The Porsche Type 597, perhaps best known as the “Jagdwagen” or “hunting car,” is an amphibious military 4×4 developed for a German military tender in the early 1950s.
The car you see here is chassis #005, the 5th prototype that was built from a total of 22. The Jagdwagen is powered by a modified Porsche 356 engine, it has selectable four-wheel drive, and a sealed monocoque hull that doubled as a hull for amphibious deployment.
Fast Facts – The Porsche Type 597 “Jagdwagen”
- The Porsche Type 597 “Jagdwagen” is undoubtably one of the most interesting Porsches of the 1950s and in a way, it as a combination of Porsche’s experience designing both sports cars and tractors.
- Ferdinand Porsche had prior experience developing off-road military vehicles for the German military during WWII, including both the Kübelwagen and the (appropriately named) amphibious Schwimmwagen.
- In the early 1950s the German military put out a tender for a locally produced off-road vehicle to fill the same role as the American Jeep and British Land Rover. Just three German manufacturers produced prototypes – Porsche, Auto Union (DKW), and Goliath (a Borgward subsidiary).
- The three prototype designs were the Porsche Type 597, the DKW Munga, and the Goliath Type 31. The Munga would ultimately win, largely because it could be produced in the volumes required and because it was inexpensive. The Porsche design was arguably the best of the three.
- The Porsche Type 597 you see here is the 5th prototype produced of 22 total. In all 71 Porsche Type 597s would be built and it’s thought that approximately 50 remain.
The Jeep, The Land Rover, And The Germans
During WWII the Willys Jeep had proven itself as one of the most valuable vehicles of the conflict, in fact on a pound-for-pound basis it was probably the most useful military vehicle ever made.
Above Video: This is original footage of the Porsche 597 in testing in 1954. As you can see, it has excellent off-road ability and would have been a good match for either the Jeep or Land Rover.
During WWII the Germans had the two-wheel-drive Kübelwagen (50,435 built) and the four-wheel drive amphibious Schwimmwagen (14,265 built). In the post war years the German military wanted a vehicle more like the Jeep, something small, lightweight, simple, four-wheel drive, inexpensive, and able to be produced in large numbers.
A tender was put out and three manufacturers responded DKW (Auto Union), Goliath (a Borgward subsidiary), and Porsche. Interestingly Germany’s largest automaker, Volkswagen, didn’t submit a design proposal despite the fact that they had the most experience building vehicles of this type – possibly because they were struggling to keep up with demand for the Volkswagen Beetle.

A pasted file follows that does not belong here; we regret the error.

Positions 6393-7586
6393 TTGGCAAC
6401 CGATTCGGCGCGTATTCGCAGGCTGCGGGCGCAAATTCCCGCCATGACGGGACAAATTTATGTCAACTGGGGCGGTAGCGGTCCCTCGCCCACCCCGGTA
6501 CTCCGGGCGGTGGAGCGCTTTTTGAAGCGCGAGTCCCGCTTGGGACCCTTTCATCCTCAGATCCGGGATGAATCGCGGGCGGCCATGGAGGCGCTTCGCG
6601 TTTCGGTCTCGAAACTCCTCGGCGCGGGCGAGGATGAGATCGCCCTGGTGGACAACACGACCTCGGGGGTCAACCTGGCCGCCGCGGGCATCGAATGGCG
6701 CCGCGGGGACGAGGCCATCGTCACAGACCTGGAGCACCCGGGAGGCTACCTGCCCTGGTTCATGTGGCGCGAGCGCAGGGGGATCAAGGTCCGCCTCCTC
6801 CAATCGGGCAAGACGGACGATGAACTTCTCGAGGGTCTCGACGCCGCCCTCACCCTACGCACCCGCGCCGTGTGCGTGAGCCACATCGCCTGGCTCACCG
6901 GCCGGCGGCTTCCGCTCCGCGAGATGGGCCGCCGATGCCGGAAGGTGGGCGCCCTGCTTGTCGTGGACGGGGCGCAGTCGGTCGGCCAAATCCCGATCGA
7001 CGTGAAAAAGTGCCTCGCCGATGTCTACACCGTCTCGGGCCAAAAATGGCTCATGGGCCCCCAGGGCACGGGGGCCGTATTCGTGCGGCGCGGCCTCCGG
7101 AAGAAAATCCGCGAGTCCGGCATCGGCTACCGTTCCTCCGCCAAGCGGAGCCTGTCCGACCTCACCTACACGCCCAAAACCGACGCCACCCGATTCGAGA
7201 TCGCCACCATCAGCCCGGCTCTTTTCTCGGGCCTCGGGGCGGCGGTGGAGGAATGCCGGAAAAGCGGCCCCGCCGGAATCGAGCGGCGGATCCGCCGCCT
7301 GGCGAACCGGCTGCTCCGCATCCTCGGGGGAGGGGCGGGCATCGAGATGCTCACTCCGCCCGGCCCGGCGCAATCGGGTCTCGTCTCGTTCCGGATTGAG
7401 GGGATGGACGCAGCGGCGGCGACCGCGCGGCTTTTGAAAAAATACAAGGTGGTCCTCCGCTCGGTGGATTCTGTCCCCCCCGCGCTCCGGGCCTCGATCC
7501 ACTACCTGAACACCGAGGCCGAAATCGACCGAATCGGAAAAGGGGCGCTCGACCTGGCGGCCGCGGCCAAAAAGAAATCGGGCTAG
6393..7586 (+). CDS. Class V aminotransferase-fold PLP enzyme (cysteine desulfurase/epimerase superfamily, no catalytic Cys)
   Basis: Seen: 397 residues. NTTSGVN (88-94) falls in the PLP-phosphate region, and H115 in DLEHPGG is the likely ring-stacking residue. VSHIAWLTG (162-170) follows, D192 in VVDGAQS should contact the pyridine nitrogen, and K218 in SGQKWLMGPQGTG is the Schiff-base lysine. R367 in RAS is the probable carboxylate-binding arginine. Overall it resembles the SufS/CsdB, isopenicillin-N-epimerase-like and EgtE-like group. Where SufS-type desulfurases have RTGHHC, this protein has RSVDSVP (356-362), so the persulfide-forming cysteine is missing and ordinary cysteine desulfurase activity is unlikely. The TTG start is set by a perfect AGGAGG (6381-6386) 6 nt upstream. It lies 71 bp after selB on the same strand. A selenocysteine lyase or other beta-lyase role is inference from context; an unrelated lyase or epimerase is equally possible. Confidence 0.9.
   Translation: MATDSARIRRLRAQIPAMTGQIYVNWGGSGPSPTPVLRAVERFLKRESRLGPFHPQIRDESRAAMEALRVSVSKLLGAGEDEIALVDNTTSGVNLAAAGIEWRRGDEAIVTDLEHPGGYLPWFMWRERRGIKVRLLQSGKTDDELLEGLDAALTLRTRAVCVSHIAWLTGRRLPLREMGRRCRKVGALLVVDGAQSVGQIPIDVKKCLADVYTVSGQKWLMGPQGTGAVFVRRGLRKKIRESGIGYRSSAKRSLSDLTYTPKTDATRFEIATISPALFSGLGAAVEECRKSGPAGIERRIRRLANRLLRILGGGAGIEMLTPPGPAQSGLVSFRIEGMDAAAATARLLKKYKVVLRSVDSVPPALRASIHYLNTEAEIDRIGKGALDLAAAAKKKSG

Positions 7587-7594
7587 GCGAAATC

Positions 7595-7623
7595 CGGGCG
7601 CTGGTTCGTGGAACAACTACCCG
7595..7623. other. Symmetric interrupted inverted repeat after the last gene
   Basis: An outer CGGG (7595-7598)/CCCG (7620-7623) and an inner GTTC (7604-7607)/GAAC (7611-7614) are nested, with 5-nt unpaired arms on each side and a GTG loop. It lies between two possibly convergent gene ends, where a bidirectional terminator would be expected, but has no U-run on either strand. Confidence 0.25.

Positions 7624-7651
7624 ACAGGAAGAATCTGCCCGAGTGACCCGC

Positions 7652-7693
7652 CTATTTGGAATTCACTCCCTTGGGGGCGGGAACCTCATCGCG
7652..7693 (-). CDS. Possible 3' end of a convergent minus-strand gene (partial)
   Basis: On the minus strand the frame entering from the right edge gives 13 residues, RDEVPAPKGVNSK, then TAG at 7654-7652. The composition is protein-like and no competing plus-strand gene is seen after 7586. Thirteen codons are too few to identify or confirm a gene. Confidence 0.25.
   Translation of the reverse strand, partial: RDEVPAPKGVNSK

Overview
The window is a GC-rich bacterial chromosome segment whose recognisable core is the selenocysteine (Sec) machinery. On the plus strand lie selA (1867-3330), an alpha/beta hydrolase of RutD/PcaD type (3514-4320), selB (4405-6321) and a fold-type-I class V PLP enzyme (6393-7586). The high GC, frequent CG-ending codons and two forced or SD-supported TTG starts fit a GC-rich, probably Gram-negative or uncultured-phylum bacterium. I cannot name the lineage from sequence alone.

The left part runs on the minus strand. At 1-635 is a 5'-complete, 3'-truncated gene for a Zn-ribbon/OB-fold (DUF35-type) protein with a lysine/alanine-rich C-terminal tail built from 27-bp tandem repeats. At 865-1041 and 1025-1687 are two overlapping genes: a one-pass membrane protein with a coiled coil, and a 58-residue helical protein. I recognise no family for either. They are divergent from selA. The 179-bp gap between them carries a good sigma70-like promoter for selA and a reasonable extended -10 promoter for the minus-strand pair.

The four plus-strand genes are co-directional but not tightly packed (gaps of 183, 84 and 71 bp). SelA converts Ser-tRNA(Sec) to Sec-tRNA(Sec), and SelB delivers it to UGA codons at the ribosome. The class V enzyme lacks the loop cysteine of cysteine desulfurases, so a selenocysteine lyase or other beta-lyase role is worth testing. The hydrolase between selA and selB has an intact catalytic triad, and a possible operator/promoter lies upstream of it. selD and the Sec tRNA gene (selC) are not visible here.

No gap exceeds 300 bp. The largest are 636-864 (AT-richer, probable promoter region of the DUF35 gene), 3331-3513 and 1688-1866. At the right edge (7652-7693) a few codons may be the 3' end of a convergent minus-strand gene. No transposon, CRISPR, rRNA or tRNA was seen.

Ultimately the DKW Munga would win the tender, the name “Munga” comes from the German term “Mehrzweck Universal Geländewagen mit Allradantrieb,” which translates to “Multi-Purpose Universal Off-Road Car With All-Wheel Drive.”
The Porsche Type 597 “Jagdwagen”
The Porsche Type 597 was developed with the benefit of Ferdinand Porsche’s prior experience developing the Kübelwagen and Schwimmwagen during WWII. Many of these lessons were integrated into the Type 597, particularly those from the four-wheel drive amphibious Schwimmwagen, which would essentially be a direct ancestor of the new Porsche 4×4.
The Type 597 is historically notable for a few reasons, perhaps most of all for the fact that it was Porsche’s first four-wheel drive. Years later in 2002 the company would release the Porsche Cayenne followed by the Porsche Macan. These two SUVs would become the marque’s best-selling vehicles, helping to ensure the company’s survival well into the future.
The Type 597 has a stamped steel monocoque chassis that was designed using lessons from the Schwimmwagen. The body essentially acted as a watertight hull, and some early development versions were fitted with a propeller and oars specifically for water use.
Power was provided by a modified version of the flat-four, rear-mounted engine from the Porsche 356. Initially in 1.5 liter displacement, with later models getting the 1.6 liter version. Power was listed as 50 bhp, enough to give the Type 597 a top speed of 100 km/h (62 mph) and the ability to climb gradients of up to 65%.
Fully independent torsion bar suspension with shock absorbers is fitted front and back, with drum brakes at all four wheels and selectable four-wheel drive. A folding soft top was provided for inclement weather and early versions had no doors, just high sills. Some later versions would receive steel doors.
When it became clear that Porsche wouldn’t win the military tender they tried marketing the Type 597 for outdoors people and hunters, hence the nickname “Jagdwagen” or “hunting car.” By the end of production in 1958 just 71 examples had been built (including the 22 prototypes), and it’s believed that approximately 50 have survived to the current day.
The Type 597 Jagdwagen Shown Here
As mentioned above, the Jagdwagen you see here is chassis #005, the 5th prototype of the 22 that were made. Given that this is an early prototype it’ll be of particular interest to collectors, collectors that have in the past included the likes of former Jagdwagen owner Jerry Seinfeld.
This vehicle has had a complete, professional restoration that was completed in Germany. It’s now finished in period-correct Olive Green paintwork, it’s fitted with a matching green canvas interior, and it has the correct folding top.
This Jagdwagen is now due to roll across the auction block with RM Sotheby’s in August in Monterey, California. If you’d like to read more about it or register to bid you can visit the listing here.
Above Video: This short film gives a fast-paced look back at the history of the Porsche Type 597.
Images courtesy of RM Sotheby’s
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